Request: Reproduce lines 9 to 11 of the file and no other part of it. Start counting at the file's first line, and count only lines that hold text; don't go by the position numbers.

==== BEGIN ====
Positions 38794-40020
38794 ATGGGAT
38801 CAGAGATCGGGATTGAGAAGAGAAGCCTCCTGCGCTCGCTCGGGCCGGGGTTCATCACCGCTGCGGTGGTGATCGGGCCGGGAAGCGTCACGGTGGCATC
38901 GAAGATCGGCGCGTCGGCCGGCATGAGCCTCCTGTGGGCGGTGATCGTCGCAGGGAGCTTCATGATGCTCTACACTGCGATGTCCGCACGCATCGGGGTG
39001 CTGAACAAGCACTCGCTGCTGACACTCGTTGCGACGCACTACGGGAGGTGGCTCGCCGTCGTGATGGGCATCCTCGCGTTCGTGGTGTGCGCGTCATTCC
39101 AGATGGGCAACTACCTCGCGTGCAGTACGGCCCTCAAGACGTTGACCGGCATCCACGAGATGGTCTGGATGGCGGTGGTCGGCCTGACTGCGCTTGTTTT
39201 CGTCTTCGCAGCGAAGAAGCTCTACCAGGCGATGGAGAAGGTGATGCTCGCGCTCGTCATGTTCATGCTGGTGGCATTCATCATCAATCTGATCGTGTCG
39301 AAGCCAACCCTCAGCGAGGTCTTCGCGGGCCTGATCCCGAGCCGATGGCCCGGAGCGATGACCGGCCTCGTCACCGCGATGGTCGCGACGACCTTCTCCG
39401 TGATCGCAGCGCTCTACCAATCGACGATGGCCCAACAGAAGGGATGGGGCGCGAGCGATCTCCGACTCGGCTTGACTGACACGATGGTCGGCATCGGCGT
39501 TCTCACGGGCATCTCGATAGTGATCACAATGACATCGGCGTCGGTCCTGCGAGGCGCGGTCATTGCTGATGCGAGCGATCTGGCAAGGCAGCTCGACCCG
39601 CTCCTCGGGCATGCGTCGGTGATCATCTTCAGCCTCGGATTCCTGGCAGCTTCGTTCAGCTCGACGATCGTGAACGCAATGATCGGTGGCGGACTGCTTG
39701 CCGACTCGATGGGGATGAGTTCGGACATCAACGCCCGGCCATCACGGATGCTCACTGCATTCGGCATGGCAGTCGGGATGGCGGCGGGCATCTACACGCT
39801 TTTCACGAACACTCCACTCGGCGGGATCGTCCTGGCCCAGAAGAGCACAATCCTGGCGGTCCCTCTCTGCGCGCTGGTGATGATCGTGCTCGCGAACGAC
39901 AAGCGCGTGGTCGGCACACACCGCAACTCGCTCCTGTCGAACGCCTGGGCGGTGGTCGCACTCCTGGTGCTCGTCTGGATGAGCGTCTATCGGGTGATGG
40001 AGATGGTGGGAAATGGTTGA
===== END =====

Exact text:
39401 TGATCGCAGCGCTCTACCAATCGACGATGGCCCAACAGAAGGGATGGGGCGCGAGCGATCTCCGACTCGGCTTGACTGACACGATGGTCGGCATCGGCGT
39501 TCTCACGGGCATCTCGATAGTGATCACAATGACATCGGCGTCGGTCCTGCGAGGCGCGGTCATTGCTGATGCGAGCGATCTGGCAAGGCAGCTCGACCCG
39601 CTCCTCGGGCATGCGTCGGTGATCATCTTCAGCCTCGGATTCCTGGCAGCTTCGTTCAGCTCGACGATCGTGAACGCAATGATCGGTGGCGGACTGCTTG